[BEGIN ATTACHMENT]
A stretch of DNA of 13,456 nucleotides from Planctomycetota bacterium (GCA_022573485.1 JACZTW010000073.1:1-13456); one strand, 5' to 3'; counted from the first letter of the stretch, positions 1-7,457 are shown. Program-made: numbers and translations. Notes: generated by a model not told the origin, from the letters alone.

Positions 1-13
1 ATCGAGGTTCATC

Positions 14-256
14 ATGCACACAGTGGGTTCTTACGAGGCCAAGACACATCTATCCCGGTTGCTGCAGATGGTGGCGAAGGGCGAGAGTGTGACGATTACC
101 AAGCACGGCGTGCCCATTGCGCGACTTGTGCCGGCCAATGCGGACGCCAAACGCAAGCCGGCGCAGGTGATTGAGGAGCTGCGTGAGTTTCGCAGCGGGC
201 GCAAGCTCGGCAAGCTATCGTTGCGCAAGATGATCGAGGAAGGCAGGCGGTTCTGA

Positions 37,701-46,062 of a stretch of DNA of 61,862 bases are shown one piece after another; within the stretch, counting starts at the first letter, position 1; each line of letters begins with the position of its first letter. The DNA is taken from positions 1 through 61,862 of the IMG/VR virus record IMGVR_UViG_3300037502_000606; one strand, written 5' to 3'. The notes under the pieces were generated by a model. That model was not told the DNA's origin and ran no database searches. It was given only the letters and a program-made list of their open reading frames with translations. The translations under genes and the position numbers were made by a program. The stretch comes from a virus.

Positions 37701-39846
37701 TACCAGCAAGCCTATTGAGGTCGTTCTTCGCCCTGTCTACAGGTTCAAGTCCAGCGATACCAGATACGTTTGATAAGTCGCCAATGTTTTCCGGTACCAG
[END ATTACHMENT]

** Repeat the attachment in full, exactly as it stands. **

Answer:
A stretch of DNA of 13,456 nucleotides from Planctomycetota bacterium (GCA_022573485.1 JACZTW010000073.1:1-13456); one strand, 5' to 3'; counted from the first letter of the stretch, positions 1-7,457 are shown. Program-made: numbers and translations. Notes: generated by a model not told the origin, from the letters alone.

Positions 1-13
1 ATCGAGGTTCATC

Positions 14-256
14 ATGCACACAGTGGGTTCTTACGAGGCCAAGACACATCTATCCCGGTTGCTGCAGATGGTGGCGAAGGGCGAGAGTGTGACGATTACC
101 AAGCACGGCGTGCCCATTGCGCGACTTGTGCCGGCCAATGCGGACGCCAAACGCAAGCCGGCGCAGGTGATTGAGGAGCTGCGTGAGTTTCGCAGCGGGC
201 GCAAGCTCGGCAAGCTATCGTTGCGCAAGATGATCGAGGAAGGCAGGCGGTTCTGA

Positions 37,701-46,062 of a stretch of DNA of 61,862 bases are shown one piece after another; within the stretch, counting starts at the first letter, position 1; each line of letters begins with the position of its first letter. The DNA is taken from positions 1 through 61,862 of the IMG/VR virus record IMGVR_UViG_3300037502_000606; one strand, written 5' to 3'. The notes under the pieces were generated by a model. That model was not told the DNA's origin and ran no database searches. It was given only the letters and a program-made list of their open reading frames with translations. The translations under genes and the position numbers were made by a program. The stretch comes from a virus.

Positions 37701-39846
37701 TACCAGCAAGCCTATTGAGGTCGTTCTTCGCCCTGTCTACAGGTTCAAGTCCAGCGATACCAGATACGTTTGATAAGTCGCCAATGTTTTCCGGTACCAG